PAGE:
Static shock is the result of the redistribution of electric charges between different materials. While relatively harmless, static shocks can be annoying and even painful. Luckily there are a variety of methods you can use to reduce your likelihood of experiencing static shock.
Changing your wardrobe
Static electricity is generated whenever two materials come into contact with one another. Oftentimes, footwear scraping across fabrics and other surfaces generates electric shock. People tend to build up electrostatic charge when they walk around, but certain types of shoes can reduce the risk of shock.
Rubber is a powerful insulator. But if you have carpeted floors, or work in a carpeted office, wearing rubber-soled shoes greatly increases your chance of experiencing static shock. Opt for leather-soled shoes instead.
Wool is also a good conductor, and can rub against fabrics to generate static charge. Try going for cotton socks over wool socks.
Be careful about fabrics. Certain fabrics are better at conducting electricity than others and should be avoided.
Synthetic fabrics, like polyester, conduct electricity well. Limiting the use of such materials in your personal wardrobe can reduce risk of static shock.
Wool sweaters and wool clothing in general, tend to produce a more static shock. Opt for cotton when possible.
Invest in anti-static wristbands. Some companies sell wristbands you can wear to reduce your risk of static shock. If altering your clothing and footwear does not work, this might be a wise investment.
Preventing static shock at home
Humidify your home. Static shocks are more likely to occur in dry environments.
Ideally, your home should be above 30 percent rh, or relative humidity. You can measure the humidity of your home by purchasing a humidity thermometer.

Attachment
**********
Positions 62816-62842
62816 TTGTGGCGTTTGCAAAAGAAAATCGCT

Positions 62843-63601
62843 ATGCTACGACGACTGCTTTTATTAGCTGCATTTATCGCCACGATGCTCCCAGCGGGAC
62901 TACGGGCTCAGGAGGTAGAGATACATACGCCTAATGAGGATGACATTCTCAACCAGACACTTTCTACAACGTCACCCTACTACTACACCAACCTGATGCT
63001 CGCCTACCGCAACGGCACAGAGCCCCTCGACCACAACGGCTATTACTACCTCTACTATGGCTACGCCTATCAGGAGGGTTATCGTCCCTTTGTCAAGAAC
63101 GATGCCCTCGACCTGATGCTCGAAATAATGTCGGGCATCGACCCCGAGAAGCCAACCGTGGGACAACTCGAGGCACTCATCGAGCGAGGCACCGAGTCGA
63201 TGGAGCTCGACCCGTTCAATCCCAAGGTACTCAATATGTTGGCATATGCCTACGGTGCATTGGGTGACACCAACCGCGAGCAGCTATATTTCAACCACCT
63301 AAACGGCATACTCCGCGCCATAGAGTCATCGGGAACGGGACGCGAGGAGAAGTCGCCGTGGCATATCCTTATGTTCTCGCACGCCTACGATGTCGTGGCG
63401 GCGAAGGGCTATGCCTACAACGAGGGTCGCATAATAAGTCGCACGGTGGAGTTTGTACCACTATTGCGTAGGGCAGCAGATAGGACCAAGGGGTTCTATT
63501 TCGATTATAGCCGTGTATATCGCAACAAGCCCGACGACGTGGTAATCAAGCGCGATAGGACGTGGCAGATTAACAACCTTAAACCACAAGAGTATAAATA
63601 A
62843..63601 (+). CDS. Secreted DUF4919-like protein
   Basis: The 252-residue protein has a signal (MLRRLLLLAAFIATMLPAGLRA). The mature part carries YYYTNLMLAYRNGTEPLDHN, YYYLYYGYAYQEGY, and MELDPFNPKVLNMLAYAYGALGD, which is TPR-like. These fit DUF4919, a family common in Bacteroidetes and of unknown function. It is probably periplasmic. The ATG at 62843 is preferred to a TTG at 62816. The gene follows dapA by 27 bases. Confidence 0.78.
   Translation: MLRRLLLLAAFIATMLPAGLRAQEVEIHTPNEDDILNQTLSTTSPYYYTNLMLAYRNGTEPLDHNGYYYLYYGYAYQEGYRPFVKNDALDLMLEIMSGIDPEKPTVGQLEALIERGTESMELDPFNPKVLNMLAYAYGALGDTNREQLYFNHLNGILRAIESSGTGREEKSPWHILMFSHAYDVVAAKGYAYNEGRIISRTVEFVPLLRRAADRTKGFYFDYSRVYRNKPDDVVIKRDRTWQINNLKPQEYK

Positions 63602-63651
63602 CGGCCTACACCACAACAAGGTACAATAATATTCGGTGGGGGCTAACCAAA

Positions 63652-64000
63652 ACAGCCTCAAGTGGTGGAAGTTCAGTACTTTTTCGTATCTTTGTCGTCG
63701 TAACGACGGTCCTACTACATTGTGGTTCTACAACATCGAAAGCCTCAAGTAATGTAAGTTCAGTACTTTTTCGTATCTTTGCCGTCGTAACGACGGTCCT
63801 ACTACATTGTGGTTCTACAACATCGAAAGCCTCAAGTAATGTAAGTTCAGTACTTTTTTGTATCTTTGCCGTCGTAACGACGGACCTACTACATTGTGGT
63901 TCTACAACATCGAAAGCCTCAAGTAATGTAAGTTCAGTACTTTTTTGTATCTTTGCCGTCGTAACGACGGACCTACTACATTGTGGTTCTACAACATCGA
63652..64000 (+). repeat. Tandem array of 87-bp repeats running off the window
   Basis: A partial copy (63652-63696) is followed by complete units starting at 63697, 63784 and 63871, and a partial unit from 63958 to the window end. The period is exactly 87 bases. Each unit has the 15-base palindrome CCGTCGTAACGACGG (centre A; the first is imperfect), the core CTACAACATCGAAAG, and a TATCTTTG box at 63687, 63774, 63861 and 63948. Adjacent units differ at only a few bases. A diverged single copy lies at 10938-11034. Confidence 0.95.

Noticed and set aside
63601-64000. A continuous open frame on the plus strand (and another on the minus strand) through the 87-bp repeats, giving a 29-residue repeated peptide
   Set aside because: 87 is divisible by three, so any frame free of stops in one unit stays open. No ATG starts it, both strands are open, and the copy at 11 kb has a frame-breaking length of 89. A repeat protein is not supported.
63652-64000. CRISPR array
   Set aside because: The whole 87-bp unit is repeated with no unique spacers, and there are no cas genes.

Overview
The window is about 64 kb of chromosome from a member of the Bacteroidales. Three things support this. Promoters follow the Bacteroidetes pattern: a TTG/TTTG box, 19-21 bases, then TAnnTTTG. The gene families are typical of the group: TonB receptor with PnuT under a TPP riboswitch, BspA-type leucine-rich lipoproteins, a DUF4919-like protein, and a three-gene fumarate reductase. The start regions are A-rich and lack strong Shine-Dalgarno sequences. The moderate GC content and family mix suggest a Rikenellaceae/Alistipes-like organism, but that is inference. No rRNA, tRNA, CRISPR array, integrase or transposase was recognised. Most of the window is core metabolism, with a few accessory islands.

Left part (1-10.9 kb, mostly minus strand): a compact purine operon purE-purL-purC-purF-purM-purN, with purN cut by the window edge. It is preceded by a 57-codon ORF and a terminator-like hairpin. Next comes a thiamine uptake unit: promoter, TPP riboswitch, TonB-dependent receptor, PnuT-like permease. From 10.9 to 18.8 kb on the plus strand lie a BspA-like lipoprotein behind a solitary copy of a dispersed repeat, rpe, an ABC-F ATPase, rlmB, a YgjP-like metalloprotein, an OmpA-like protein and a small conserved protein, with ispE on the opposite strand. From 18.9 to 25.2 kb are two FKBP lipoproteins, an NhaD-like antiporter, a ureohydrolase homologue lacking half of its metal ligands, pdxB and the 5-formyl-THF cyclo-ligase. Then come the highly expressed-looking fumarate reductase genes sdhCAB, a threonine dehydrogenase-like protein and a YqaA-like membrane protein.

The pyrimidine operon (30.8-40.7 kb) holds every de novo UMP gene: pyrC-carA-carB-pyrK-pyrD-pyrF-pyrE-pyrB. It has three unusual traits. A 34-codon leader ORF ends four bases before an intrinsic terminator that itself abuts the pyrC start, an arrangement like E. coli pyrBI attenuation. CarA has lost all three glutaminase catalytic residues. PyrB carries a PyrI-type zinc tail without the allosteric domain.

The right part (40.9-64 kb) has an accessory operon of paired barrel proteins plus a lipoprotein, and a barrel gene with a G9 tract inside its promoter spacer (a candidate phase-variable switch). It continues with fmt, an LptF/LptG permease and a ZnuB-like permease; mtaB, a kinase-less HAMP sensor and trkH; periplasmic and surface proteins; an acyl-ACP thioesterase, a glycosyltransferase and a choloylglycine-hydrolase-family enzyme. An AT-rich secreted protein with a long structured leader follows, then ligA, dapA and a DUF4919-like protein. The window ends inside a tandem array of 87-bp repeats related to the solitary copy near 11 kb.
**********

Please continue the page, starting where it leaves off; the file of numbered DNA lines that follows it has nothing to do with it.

Raising the air humidity to 40 or 50 percent rh can help reduce static shock. You should aim for this range.
Treat your carpeting. Having carpeting at home instead of wood floors puts you at greater risk for static shock. Certain measures can be taken to make your carpet less conductive to static electricity.
Rubbing fabric softener sheets over the carpet can prevent the buildup of static electricity but such methods do not have a permanent effect. Try repeating the process once a week.
You can also place cotton rugs on areas of the carpet that you walk across frequently as cotton is less likely to cause static shock.
Adjust your bedsheets. If you're getting electric shocks in bed, adjusting your bedding might help.
Opt for materials like cotton over synthetic fabrics or wool.
Try not to layer sheets, as fabrics rubbing together can cause static buildup. If your bedroom is warm enough, you may be able to ditch your top sheet or blanket.
Avoid static shock in public
Moisturize your skin before going out. Excessively dry skin, especially dry hands, increases the risk of static shock.
If you wear panty hoes or silk lining, make sure you moisturize your legs before getting dressed to go out.
Keep a travel-sized bottle of lotion with you in case your skin gets dry.
Take precautions for shopping. Many people experience static shock when shopping. Here are the measures you can take:
When pushing a cart, hold onto to something metal like your house keys. This discharges any energy you build up walking before you touch anything with your bare hands.
Wear leather-soled shoes over rubber-soled shoes when shopping, as the former are less likely to conduct electricity.
Static shock is common in cars. There are ways you can avoid getting shocked when leaving your car.
Sitting in the car generates electrostatic charges because of the constant friction and motion caused by the movement of the car itself. When you leave the seat of your car, you take some of this charge with you. Your body voltage ends up rising when you exit a car.
The voltage discharges when you touch the car door, causing a painful static shock. You can prevent this by holding onto a metal part of the door frame as you leave your seat. The voltage will dissipate into the metal painlessly.
You can also hold your keys before touching the car door, allowing the voltage to move to the metal in your keys without causing you any pain.
Editor: Shang Zhen
Intern: Fu Kuncan